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By Cody De Arkland, Senior Systems Engineer, SLED at VMware

vSphere Integrated Containers (VIC) are changing the game of containers for VMware customers. The ability to consume VMware ESXi resources directly, leverage VMware’s best-in-class virtual machine (VM) management tools like vRealize Operations, and the ability to create segmented, multi-tenant ‘Docker enabled’ API endpoints are all compelling reasons to pull down the platform and take a serious look.

But can you take VIC for a test drive without being able to easily deploy the main VIC appliance? If you just have the VIC engine binaries, can you start there? What if you don’t have a vCenter readily available, but you do have a single host? Is there an easy path forward?

In this post, I’m going to take you on a textual adventure as we pull down the VIC Engine binaries, install and configure VIC on an individual host, and explore a bit of the commands to see how we can get started quickly consuming vSphere Integrated Containers in a simple environment. We’ll be working with the actual VIC-Machine binaries in this post, and downloading them directly from Bintray.

Where Do We Start?

First, we will head over to Bintray (https://bintray.com/vmware/vic), where VMware drop’s the builds for VIC engine.

Click through and we will download the (at the time of this writing, v1.1.1-rc2) binaries.

Note: In a typical vCenter Deployment we would head over to the official VIC download page, http://www.vmware.com/go/download-vic and download the OVA to install the VIC appliance.

This appliance holds the most recent binaries for VIC; the same ones we are downloading from Bintray. It also has the benefit of hosting VMware-driven open source projects Admiral and Harbor, which are a Docker management tool and image repository platform. Unfortunately, deploying the appliance to a single host with no vCenter has some challenges, so for simplicity and avoiding going too far into the weeds we are going to work directly with the VIC binary downloads.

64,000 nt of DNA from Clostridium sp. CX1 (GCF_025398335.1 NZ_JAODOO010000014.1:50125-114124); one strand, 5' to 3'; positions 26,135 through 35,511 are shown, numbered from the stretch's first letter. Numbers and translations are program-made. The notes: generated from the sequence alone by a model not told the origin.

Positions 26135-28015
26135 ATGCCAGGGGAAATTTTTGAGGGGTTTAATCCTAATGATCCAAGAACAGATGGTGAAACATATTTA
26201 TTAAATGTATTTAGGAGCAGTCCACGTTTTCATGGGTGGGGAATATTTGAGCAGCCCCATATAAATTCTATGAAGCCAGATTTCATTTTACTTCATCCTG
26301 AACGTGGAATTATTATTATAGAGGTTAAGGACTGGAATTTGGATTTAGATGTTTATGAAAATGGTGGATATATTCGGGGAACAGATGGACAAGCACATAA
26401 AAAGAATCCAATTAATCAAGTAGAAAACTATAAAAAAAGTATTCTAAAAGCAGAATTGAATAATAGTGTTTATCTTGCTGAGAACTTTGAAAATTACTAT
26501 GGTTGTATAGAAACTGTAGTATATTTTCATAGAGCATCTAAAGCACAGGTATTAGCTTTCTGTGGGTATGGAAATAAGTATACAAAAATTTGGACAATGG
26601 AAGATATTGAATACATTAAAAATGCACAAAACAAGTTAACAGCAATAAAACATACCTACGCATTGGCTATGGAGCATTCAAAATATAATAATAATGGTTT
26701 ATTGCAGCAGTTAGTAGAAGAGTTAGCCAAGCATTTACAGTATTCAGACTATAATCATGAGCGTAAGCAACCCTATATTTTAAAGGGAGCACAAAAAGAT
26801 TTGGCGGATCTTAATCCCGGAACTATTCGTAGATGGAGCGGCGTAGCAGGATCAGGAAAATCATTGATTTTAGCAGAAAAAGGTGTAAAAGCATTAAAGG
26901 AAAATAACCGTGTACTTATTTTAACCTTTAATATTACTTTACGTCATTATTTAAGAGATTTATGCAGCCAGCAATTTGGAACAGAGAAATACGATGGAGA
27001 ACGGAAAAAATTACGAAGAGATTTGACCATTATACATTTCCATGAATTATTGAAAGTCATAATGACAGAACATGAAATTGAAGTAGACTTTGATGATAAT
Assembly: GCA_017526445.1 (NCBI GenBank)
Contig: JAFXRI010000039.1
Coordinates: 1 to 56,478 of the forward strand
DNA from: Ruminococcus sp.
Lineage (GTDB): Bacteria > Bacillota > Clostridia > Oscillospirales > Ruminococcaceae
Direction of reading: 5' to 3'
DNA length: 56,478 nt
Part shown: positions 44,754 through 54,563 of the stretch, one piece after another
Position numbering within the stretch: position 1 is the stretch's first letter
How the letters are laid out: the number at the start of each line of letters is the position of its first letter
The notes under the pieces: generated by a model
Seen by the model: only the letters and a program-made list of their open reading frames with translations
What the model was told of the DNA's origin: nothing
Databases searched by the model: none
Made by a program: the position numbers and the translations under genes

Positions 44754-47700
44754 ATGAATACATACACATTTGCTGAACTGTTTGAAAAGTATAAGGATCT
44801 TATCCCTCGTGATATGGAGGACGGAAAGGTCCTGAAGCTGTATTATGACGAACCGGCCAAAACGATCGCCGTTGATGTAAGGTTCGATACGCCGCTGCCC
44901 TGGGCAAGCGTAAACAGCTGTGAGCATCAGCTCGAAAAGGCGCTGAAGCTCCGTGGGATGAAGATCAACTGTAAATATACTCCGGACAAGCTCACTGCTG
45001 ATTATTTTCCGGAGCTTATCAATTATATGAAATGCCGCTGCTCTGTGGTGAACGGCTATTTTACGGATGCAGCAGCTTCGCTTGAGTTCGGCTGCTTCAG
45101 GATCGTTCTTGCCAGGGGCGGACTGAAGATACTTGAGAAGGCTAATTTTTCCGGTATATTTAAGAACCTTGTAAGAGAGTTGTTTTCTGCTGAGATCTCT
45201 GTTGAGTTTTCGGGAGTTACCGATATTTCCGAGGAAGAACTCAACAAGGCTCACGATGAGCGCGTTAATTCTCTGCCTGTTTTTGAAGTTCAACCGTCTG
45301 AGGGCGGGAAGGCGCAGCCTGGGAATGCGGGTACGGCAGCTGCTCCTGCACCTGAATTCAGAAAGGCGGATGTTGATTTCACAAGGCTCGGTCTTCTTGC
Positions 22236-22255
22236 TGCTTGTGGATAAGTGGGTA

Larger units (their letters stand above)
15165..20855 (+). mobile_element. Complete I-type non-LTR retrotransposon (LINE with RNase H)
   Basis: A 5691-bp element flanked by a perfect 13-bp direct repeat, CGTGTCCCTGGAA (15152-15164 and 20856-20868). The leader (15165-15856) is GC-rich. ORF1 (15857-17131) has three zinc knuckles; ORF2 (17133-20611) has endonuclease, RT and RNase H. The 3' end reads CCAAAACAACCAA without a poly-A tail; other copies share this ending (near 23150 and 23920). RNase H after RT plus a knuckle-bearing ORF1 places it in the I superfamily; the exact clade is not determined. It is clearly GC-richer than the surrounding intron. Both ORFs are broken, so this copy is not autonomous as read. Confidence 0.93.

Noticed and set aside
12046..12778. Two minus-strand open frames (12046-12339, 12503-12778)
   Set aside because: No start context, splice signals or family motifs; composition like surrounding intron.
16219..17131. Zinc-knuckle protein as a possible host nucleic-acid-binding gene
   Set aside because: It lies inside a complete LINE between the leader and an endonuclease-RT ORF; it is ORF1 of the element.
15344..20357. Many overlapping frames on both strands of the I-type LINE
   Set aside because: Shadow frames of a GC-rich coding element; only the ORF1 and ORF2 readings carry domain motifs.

Once we download the tar.gz file, we’ll extract it. We’re working with windows so we will use something like WinRAR or 7-Zip to extract the file. On Linux we’d use the “tar -xzvf” command to extract the contents.

Once extracted, we’re going to jump into the command-line to do our actual VIC install. Go ahead and open a command prompt and browse to the directory you extracted to. Within this directory, you should see our VIC files. We’re most interested in “VIC-Machine-Windows.exe”. There are also executables for Linux and Mac as well; but, since we’re working with windows currently there isn’t much use for us with these.

When we run VIC-Machine-Windows.exe we’re presented with a pretty simple response showing the possible switches we can use.

For the purposes of this article we’re going to focus on create, delete and update.

The first command we need to run is going to be used to enable the communication of management traffic through the ESXi firewall over port 2377. We’ll use vic-machine-windows.exe update firewall to accomplish this. If we run the same command with –help on the end, we can see the switches we will need to use to automatically update the firewall. For our environment, we’ll run the following:

vic-machine-windows update firewall –target 192.168.1.10 –user root –password VMware123! –allow –thumbprint=8C:E8:6B:36:8F:03:E0:C4:C5:AB:B7:A5:F2:94:EA:82:D1:69:AC:56

Note: You likely won’t have the thumbprint ID the first time. You’ll need to run it WITHOUT the ID first, it will produce an error and provide you the ID, then you’ll run it again with the flag set. You should see the following response.

Excellent, our rules are in place, and we can move forward!

Let’s run a “VIC-Machine-Windows.exe create –help”.

I’ve pre-created the install command we’re going to use to deploy VIC in this case: